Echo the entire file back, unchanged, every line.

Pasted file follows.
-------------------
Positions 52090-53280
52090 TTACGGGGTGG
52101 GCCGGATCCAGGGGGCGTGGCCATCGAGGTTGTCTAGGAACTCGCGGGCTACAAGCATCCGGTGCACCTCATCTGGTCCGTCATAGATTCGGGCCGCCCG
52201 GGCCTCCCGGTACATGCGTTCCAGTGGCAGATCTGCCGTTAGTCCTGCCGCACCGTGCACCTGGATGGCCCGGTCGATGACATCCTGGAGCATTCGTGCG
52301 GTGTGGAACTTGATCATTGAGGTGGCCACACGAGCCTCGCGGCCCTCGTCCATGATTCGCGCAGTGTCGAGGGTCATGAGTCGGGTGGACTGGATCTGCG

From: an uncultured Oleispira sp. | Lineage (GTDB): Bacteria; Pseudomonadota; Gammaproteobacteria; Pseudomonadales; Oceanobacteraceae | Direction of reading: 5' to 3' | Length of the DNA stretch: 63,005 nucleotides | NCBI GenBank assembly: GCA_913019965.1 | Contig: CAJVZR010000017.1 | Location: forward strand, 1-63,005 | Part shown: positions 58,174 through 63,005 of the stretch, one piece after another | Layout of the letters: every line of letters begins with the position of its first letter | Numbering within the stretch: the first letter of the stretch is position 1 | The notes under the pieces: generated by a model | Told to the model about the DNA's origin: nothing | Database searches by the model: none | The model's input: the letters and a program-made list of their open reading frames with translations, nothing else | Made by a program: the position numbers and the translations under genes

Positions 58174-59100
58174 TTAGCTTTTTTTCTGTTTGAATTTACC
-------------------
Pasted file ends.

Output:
Positions 52090-53280
52090 TTACGGGGTGG
52101 GCCGGATCCAGGGGGCGTGGCCATCGAGGTTGTCTAGGAACTCGCGGGCTACAAGCATCCGGTGCACCTCATCTGGTCCGTCATAGATTCGGGCCGCCCG
52201 GGCCTCCCGGTACATGCGTTCCAGTGGCAGATCTGCCGTTAGTCCTGCCGCACCGTGCACCTGGATGGCCCGGTCGATGACATCCTGGAGCATTCGTGCG
52301 GTGTGGAACTTGATCATTGAGGTGGCCACACGAGCCTCGCGGCCCTCGTCCATGATTCGCGCAGTGTCGAGGGTCATGAGTCGGGTGGACTGGATCTGCG

From: an uncultured Oleispira sp. | Lineage (GTDB): Bacteria; Pseudomonadota; Gammaproteobacteria; Pseudomonadales; Oceanobacteraceae | Direction of reading: 5' to 3' | Length of the DNA stretch: 63,005 nucleotides | NCBI GenBank assembly: GCA_913019965.1 | Contig: CAJVZR010000017.1 | Location: forward strand, 1-63,005 | Part shown: positions 58,174 through 63,005 of the stretch, one piece after another | Layout of the letters: every line of letters begins with the position of its first letter | Numbering within the stretch: the first letter of the stretch is position 1 | The notes under the pieces: generated by a model | Told to the model about the DNA's origin: nothing | Database searches by the model: none | The model's input: the letters and a program-made list of their open reading frames with translations, nothing else | Made by a program: the position numbers and the translations under genes

Positions 58174-59100
58174 TTAGCTTTTTTTCTGTTTGAATTTACC